As one who left high school behind many, many moons ago, I was keen to see if it still fitted the stereotype images we see in movies and read in books. Christopher Ryan is a high school teacher of many years and is well positioned to observe and comment on the attitudes, behaviours, needs and desires of today's youth. He does this extremely well in Genius High and yes! It would appear that High Schools today are no different to those of yesteryear; filled with young, highly emotional, hormone driven teenagers, who want, above anything else - to be accepted and to bel liked. The stereotypical cliques are still there; the cheerleaders, the jocks, the nerds, the geeks and a whole plethora of people in-between, just trying to fit in somewhere.
The story itself revolves principally around three and later four young people who are caught up in some sinister goings-on within the school. The sudden appearance of four, black suit wearing, consultants, who seem a law unto themselves, and the not so subtle changes in the students behaviours and achievements, leads our four crusaders to realize something evil and very wrong is happening.
This story had the potential to become just another teen angst tale, but what lifts it above the morass is Ryan's ability to pose some much bigger questions that are obviously causing major problems in high schools all over America, right now. Through the book, he questions the absolute focus of education on "testing" and academic achievement, with a principal's career's often dependent on achieving measurable and "testable" results. He poses the question; if you were offered a surefire method of lifting the academic achievement of the whole school, why wouldn't you take it? Other teen subjects like police profiling, drugs, and teen sex are all touched on and well handled by the author.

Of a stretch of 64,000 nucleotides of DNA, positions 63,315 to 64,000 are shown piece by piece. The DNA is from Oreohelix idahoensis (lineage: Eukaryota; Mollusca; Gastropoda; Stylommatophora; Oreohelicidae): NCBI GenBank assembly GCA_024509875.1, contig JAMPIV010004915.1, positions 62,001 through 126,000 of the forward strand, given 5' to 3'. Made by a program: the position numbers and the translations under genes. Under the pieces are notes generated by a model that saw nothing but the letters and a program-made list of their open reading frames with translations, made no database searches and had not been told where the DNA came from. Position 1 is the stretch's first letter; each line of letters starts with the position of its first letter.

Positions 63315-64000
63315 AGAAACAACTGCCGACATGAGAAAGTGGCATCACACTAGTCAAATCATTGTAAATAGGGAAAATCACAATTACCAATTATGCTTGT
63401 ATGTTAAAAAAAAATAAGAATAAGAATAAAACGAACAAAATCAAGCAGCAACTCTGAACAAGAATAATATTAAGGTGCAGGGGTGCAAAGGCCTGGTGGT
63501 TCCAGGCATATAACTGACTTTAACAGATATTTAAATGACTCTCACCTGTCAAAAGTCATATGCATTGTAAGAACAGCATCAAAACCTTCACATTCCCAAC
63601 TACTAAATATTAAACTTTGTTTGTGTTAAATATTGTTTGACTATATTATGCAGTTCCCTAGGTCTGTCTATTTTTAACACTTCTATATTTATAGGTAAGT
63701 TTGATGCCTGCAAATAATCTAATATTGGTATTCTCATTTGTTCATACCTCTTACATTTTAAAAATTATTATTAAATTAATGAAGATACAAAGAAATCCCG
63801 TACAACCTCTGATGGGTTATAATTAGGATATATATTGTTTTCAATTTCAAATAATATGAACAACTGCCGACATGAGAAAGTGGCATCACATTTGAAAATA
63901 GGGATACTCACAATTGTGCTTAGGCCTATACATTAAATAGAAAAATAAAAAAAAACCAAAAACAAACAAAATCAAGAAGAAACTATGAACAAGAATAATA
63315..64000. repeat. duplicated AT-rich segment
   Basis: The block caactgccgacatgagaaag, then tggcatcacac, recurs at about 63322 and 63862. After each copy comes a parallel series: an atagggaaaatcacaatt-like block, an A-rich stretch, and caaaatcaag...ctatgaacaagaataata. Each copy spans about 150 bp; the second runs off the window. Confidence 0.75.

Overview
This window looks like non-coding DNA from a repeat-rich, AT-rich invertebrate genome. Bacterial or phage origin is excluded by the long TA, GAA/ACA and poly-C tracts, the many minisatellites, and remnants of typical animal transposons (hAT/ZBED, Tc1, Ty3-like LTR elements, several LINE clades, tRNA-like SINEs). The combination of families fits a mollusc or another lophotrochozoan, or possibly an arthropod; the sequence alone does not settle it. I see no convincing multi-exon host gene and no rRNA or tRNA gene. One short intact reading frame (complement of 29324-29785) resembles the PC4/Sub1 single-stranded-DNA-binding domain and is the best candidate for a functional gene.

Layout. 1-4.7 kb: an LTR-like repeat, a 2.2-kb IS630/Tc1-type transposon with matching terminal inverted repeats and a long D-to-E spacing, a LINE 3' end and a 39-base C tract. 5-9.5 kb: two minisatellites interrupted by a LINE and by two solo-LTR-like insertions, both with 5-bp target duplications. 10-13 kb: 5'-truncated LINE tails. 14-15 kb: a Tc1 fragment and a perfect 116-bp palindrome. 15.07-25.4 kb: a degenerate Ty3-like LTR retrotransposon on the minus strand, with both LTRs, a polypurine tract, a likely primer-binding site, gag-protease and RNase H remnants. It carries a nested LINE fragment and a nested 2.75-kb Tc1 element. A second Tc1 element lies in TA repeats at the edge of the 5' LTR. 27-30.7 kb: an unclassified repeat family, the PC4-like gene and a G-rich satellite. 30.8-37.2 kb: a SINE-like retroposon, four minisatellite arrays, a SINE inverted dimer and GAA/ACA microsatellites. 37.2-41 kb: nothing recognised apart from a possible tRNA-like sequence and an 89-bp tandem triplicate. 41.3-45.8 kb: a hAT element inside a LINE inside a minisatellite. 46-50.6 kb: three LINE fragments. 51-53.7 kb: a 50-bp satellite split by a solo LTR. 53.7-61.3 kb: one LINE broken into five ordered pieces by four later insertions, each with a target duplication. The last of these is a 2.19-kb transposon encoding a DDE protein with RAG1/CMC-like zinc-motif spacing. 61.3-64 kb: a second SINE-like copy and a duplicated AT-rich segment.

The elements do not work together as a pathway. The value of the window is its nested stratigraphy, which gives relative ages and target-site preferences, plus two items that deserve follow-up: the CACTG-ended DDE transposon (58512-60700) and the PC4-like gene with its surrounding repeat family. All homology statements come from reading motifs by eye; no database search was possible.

There is your usual teenage love tangles, unrequited passions and although some of the characters are perhaps stereotypical, I think Ryan realized this was necessary to get his message across.
I did enjoy the book, although at times I had to suspend some belief just to accept the plot lines. One thing I liked particularly was the lack of an attempt, by the author, to sugar-coat the issues. He wasn't afraid of posing the hard questions - like who to grieve for a lost friend?
I'd highly recommend Genius High to anyone who wants to revisit the halcyon days of their youth and who frequently can be heard to say; "you kids just have it so easy these days!" Christopher Ryan may convince you otherwise. An excellent four-star read.